Lying 300 miles west of New York City, Buffalo is a very different town in nearly all regards. As the gateway to the nation’s Rust Belt, this Lake Erie metropolis has suffered economically over the last few decades, but now seems to be on the upswing. A renewed interest in Nickel City food constitutes part of that resurgence. Buffalo’s classic sandwich beef on weck is being served here in a dozen venues, as red-lacquered chicken wings continue to fly out of the fryer as Gotham’s favorite bar snack. Perhaps even more persuasively, a new lunch counter has opened in Ditmas Park that specializes in Buffalo’s sometimes startling cuisine.
Seating is limited to a few stools along an orange Formica counter that angles around the interior — though most patrons opt for carryout or delivery. Pennants and other memorabilia for the Bills, Sabres, and more obscure sports teams provide decoration. Painted in a rainbow of colors, a Buffalo skyline covers an entire wall, while menus featuring Buffalo food specialties dominate two others. One offers 50 thick milkshakes concocted with Perry’s ice cream, made in Akron, New York, a small town in the dairy country northeast of Buffalo, almost close enough to be a ‘burb.
One shelf features a solid yellow row of Weber’s mustard squeeze bottles, flaunting Buffalo’s signature condiment. Don’t expect mayonnaise or Miracle Whip here. Another shelf displays sodas associated with the city, one flavored with loganberry, a 19th-century cross between a blackberry and a raspberry. The brand is PJ’s Crystal Beach, first served at a now-defunct Buffalo amusement park of the same name. Non-carbonated and non-caffeinated, it doesn’t fizz when you open the bottle. If you fall in love with the flavor, you can also get a milkshake made with loganberry syrup ($6). I think the chocolate shake is much better; in fact, it’s one of the best in Brooklyn.
One glance around the room will convince anyone that Buffalo has much to offer as a foodie destination.
One glance around the room will convince anyone that Buffalo has much to offer as a foodie destination, which is presumably the whole point of the place. As befits the stadium and bar food the menu represents, vegetables are in very short supply. But what about the wings? Available mild, medium, hot, or extra hot, in batches of 5 ($7) to 50 ($50), they verge on the spectacular (though extra hot was not very hot on one occasion). But aren’t all wings pretty much the same? These, according to a guy I spoke to at the counter, have been re-crisped on the grill after being dipped in hot sauce. This increases the density and gloppiness of the coating, while also making it crunchier.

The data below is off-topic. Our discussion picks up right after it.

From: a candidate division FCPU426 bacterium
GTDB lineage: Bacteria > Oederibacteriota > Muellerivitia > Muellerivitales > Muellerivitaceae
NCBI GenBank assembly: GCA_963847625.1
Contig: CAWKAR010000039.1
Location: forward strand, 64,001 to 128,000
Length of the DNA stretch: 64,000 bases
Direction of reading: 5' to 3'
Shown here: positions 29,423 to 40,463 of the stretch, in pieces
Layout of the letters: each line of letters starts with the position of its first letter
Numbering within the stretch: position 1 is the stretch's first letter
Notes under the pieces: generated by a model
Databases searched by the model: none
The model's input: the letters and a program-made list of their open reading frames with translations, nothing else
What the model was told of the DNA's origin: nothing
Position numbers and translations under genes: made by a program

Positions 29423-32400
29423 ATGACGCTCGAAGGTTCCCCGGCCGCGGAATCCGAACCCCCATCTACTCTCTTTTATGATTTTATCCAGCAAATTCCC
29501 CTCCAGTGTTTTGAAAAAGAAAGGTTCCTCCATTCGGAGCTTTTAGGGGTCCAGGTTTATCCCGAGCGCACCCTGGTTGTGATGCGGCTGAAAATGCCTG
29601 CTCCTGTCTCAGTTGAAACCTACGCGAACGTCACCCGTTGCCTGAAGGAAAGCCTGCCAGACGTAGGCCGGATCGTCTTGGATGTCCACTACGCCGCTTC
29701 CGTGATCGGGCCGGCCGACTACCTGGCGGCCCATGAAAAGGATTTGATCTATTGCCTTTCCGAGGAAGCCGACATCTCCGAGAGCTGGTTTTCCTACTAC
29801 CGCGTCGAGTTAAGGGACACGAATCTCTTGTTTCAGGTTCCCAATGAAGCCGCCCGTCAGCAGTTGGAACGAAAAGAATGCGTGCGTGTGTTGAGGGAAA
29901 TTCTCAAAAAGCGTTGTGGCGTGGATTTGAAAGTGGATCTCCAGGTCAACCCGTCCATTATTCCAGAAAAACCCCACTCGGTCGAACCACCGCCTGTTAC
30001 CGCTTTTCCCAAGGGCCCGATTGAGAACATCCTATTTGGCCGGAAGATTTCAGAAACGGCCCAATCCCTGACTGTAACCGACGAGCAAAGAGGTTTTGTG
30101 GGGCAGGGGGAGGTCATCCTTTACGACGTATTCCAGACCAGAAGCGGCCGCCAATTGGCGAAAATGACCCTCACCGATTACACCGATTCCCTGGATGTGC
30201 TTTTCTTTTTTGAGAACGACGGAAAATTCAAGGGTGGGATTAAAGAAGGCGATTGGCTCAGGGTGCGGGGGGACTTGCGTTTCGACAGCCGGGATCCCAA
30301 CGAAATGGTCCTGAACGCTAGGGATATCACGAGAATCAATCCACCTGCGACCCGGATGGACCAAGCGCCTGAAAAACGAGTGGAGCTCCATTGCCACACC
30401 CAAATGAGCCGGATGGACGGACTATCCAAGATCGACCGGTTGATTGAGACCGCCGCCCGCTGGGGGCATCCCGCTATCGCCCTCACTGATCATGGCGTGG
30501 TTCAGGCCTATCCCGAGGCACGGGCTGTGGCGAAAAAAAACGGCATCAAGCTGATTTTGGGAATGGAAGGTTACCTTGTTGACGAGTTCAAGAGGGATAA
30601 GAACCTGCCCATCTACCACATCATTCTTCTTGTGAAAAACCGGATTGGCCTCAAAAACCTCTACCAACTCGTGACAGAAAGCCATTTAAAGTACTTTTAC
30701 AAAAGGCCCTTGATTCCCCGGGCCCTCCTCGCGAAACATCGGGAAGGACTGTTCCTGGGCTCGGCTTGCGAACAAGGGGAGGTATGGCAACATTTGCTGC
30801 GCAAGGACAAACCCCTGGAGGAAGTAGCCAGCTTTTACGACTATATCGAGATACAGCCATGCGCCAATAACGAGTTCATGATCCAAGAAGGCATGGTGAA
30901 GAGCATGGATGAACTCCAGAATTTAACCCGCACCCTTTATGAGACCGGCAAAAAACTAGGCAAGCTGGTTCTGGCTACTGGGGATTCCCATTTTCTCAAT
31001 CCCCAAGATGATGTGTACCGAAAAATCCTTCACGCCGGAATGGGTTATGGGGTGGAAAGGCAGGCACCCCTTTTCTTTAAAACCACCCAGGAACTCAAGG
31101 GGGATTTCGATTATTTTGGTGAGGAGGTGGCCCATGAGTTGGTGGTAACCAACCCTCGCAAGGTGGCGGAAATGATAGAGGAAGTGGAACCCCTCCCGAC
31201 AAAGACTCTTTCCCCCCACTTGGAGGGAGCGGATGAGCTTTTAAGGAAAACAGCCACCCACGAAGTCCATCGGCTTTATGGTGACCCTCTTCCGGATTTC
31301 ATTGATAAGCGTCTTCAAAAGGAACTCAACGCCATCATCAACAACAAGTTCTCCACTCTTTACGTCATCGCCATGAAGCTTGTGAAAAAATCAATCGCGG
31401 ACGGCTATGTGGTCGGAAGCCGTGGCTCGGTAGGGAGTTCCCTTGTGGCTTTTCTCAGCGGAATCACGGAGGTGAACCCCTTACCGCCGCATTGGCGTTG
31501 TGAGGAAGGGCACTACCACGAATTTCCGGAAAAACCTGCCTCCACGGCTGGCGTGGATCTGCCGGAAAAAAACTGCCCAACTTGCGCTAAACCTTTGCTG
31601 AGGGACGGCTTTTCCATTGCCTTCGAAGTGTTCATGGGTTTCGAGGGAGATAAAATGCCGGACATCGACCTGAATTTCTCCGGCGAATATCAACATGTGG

Hot roast beef sandwiches ($7) are also available — a good wad of thin-sliced meat on a roll called a kimmelweck (or kummelweck), brought to Buffalo by a German baker around 1890. The roll has salt and caraway seeds on top, and thus tastes something like a pretzel. It’s called "weck" for short, making the sandwich’s nickname "beef on weck." This being New York City, the sandwich size is more meager than the ones I’ve eaten in Buffalo, and the meat a bit overcooked. The sandwich rocks nonetheless, especially if you load it up with the optional horseradish.
The grilled hot dog ($3) is a thing of beauty, in this case deploying a frank made by Sahlen Packing Company, a Buffalo company founded in 1869. Filled with a beef/pork mixture, the natural-casing wieners are delicious, though more floppy and less firm-skinned than their New York City counterparts. Don’t hesitate to go "all the way" with the toppings, which include dill pickle relish, a dill pickle spear, chopped raw onions, ketchup, and, of course, that horeradish-spiked Weber’s mustard. It makes a better substitute for the Chicago red hot than most that go by that name in the five boroughs.
Not sure if it really fits in the Buffalo canon, but the fried bologna sandwich ($6) constitutes one of the better choices on the bill of fare: irregular, garlic-laced slices warmed until they begin to singe on the griddle, then heaped with sautéed peppers and onions like an Italian sausage sandwich at a street fair. There are also hamburgers and chicken-finger subs, decent French fries, distinguished beer-batter onion rings, and (what now, Buffalo?) fried pierogies, of which the ones stuffed with potatoes and garlic are especially tasty.
At some point this crazy place was sure to go off the rails. And it does. Seeking to capitalize on regional food elsewhere in western New York, it swipes from Rochester the so-called garbage plate — which also has dozens of other names, mainly because "garbage plate" is trademarked by Nick Tahou Hots, the place that invented it. I won’t go into all the details of the present failure (the meat sauce, at least, is spot on), only to say that the thing is jumbled in a bowl instead of arranged on a plate, has too many meat options, and deploys the wrong kind of potatoes. Rochesterians will want to investigate this further, but the rest of us can be very content with an order of chicken wings and a chocolate milkshake.
Cost: Dinner for two, including a beef sandwich, a hot dog, and shared order of wings and milkshake, with tax, $25.
Sample dishes: Beef on weck, fried potato-and-garlic pierogi, black bean burger, famous plate.
What to drink: Loganberry soda, Mexican Coke, strawberry or chocolate milkshake.
Bonus tip: Serving Perry’s Ice Cream, Buffalo’s Famous also functions handily as an ice cream parlor for the communities of Kensington, Ditmas Park, and Flatbush, and is conveniently close to Prospect Park if the craving for ice cream strikes.